Tree Maintenance Now Can Prevent Damage Later

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Release date: 
July 20, 2012
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ALBANY, N.Y. – Are your trees ready for a serious storm? With hurricane season upon us, now is the time to assess the structural health of your trees to prevent storm damage from falling trees and limbs.

Routine maintenance is the best way to keep your trees in top shape. But if your trees have not received preventive care, or if you are concerned about the structural health of your trees, there are still some actions to take before a hurricane strikes.

Here’s what you should look for when doing a tree inspection:

  • Dead trees
  • Dead, decaying and weakly attached branches
  • Root disease or disturbances
  • Trees with dense canopies
  • Trees with poor structure and shape

Although trees can cause considerable damage when they fall, most trees do not fall during storms and of those that do, only a small number strike a target. Moreover, just because a tree is big and old does not necessarily mean it is dangerous – but that is not something a typical homeowner has the experience to assess. At the same time, just because a tree is alive does not mean that it is sound and firm.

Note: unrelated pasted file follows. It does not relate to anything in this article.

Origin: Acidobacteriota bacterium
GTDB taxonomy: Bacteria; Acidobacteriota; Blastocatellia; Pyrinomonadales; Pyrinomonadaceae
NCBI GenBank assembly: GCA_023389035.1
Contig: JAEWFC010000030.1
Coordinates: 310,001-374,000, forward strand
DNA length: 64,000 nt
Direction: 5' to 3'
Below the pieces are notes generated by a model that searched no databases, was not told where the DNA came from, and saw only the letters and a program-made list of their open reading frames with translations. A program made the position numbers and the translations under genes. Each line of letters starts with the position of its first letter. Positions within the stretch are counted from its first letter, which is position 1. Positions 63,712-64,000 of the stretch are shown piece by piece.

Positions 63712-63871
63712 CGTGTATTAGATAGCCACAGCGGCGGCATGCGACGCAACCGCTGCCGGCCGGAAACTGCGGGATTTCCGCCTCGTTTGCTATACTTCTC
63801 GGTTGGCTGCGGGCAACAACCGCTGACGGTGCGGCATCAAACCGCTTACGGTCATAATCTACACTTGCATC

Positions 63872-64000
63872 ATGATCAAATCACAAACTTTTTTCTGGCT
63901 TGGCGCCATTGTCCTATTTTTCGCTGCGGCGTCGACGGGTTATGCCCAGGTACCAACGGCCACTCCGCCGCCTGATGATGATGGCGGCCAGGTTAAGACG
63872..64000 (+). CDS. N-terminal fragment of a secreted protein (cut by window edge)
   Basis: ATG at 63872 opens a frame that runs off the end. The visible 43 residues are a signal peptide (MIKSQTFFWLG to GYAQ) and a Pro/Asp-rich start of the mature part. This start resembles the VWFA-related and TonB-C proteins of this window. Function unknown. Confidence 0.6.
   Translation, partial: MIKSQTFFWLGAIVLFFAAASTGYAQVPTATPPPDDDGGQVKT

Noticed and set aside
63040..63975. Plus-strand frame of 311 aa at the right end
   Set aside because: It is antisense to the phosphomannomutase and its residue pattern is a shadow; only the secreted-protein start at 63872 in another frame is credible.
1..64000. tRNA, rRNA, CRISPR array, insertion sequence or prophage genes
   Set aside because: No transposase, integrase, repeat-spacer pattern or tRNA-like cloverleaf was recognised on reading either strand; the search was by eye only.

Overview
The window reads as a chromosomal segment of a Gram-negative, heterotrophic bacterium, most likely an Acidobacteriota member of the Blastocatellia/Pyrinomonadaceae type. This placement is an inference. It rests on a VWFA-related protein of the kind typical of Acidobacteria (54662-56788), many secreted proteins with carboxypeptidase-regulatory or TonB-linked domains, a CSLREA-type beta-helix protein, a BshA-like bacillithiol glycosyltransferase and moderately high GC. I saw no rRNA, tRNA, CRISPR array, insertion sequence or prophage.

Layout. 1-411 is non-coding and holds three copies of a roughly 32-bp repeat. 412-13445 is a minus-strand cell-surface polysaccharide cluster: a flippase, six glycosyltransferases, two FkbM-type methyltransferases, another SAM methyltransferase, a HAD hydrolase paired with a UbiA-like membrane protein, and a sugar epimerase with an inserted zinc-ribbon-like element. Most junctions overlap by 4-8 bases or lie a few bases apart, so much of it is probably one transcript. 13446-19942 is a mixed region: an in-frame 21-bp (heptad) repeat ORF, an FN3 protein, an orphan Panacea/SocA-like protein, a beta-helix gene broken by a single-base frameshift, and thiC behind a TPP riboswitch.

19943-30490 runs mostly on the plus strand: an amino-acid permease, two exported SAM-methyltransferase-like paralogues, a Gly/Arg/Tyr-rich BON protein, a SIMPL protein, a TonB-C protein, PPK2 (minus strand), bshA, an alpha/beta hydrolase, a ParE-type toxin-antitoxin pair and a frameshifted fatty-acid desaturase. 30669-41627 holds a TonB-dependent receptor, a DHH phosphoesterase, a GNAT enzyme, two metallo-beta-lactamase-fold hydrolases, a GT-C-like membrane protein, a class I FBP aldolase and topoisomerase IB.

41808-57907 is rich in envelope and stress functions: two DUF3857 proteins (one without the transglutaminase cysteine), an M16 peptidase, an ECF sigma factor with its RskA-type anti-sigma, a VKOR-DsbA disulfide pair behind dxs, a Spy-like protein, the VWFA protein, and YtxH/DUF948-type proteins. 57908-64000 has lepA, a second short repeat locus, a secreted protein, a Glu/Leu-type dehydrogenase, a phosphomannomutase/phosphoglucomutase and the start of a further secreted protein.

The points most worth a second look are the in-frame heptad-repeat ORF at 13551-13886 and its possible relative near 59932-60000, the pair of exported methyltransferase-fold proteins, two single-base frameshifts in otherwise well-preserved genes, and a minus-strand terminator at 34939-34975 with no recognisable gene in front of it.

If you don’t feel qualified to inspect or maintain the trees on your property, consider calling in a professional arborist. Be sure your arborist is insured and has current references.

Large branches hanging near your roof are a problem. Although the branches may not be touching the roof under normal conditions, the high winds of hurricanes can cause trees to bend and branches to flail around considerably. These branches can cause extensive damage to the roof and should generally be removed.

Public utilities engage in constant pruning and maintenance of trees near power lines in order to minimize storm damage. Why not follow that example and begin a regular maintenance program for the trees on your property? Remember, now is the time to take care of your trees, not when a hurricane threatens.


Last Updated: 
July 24, 2012 - 18:53
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